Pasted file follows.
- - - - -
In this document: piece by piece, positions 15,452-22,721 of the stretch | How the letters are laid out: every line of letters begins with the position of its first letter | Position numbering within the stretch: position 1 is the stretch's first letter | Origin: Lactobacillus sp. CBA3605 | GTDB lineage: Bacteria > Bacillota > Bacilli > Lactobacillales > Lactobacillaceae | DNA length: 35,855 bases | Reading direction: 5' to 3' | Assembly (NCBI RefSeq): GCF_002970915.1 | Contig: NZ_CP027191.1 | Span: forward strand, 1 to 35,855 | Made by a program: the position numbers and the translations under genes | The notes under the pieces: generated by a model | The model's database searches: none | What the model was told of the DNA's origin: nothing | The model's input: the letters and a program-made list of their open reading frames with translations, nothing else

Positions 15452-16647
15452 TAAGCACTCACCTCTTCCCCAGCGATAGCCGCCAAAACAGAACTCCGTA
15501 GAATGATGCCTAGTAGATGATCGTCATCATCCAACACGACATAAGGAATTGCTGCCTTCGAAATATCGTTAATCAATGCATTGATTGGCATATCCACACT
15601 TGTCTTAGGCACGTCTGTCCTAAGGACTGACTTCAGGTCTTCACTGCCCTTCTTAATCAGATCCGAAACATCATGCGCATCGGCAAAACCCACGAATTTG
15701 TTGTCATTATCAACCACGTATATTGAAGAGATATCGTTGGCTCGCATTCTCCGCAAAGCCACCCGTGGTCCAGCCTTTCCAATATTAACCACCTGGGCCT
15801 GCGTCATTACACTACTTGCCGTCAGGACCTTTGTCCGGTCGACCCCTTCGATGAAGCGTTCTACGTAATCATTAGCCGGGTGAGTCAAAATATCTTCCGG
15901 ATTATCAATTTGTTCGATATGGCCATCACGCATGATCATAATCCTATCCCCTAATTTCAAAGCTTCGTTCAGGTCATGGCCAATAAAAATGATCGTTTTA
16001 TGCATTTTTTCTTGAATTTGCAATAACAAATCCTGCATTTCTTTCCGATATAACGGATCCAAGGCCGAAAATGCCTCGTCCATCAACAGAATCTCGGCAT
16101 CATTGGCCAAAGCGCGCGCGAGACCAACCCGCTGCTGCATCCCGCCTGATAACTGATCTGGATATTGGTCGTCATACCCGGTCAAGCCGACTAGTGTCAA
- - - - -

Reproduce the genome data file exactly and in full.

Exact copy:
In this document: piece by piece, positions 15,452-22,721 of the stretch | How the letters are laid out: every line of letters begins with the position of its first letter | Position numbering within the stretch: position 1 is the stretch's first letter | Origin: Lactobacillus sp. CBA3605 | GTDB lineage: Bacteria > Bacillota > Bacilli > Lactobacillales > Lactobacillaceae | DNA length: 35,855 bases | Reading direction: 5' to 3' | Assembly (NCBI RefSeq): GCF_002970915.1 | Contig: NZ_CP027191.1 | Span: forward strand, 1 to 35,855 | Made by a program: the position numbers and the translations under genes | The notes under the pieces: generated by a model | The model's database searches: none | What the model was told of the DNA's origin: nothing | The model's input: the letters and a program-made list of their open reading frames with translations, nothing else

Positions 15452-16647
15452 TAAGCACTCACCTCTTCCCCAGCGATAGCCGCCAAAACAGAACTCCGTA
15501 GAATGATGCCTAGTAGATGATCGTCATCATCCAACACGACATAAGGAATTGCTGCCTTCGAAATATCGTTAATCAATGCATTGATTGGCATATCCACACT
15601 TGTCTTAGGCACGTCTGTCCTAAGGACTGACTTCAGGTCTTCACTGCCCTTCTTAATCAGATCCGAAACATCATGCGCATCGGCAAAACCCACGAATTTG
15701 TTGTCATTATCAACCACGTATATTGAAGAGATATCGTTGGCTCGCATTCTCCGCAAAGCCACCCGTGGTCCAGCCTTTCCAATATTAACCACCTGGGCCT
15801 GCGTCATTACACTACTTGCCGTCAGGACCTTTGTCCGGTCGACCCCTTCGATGAAGCGTTCTACGTAATCATTAGCCGGGTGAGTCAAAATATCTTCCGG
15901 ATTATCAATTTGTTCGATATGGCCATCACGCATGATCATAATCCTATCCCCTAATTTCAAAGCTTCGTTCAGGTCATGGCCAATAAAAATGATCGTTTTA
16001 TGCATTTTTTCTTGAATTTGCAATAACAAATCCTGCATTTCTTTCCGATATAACGGATCCAAGGCCGAAAATGCCTCGTCCATCAACAGAATCTCGGCAT
16101 CATTGGCCAAAGCGCGCGCGAGACCAACCCGCTGCTGCATCCCGCCTGATAACTGATCTGGATATTGGTCGTCATACCCGGTCAAGCCGACTAGTGTCAA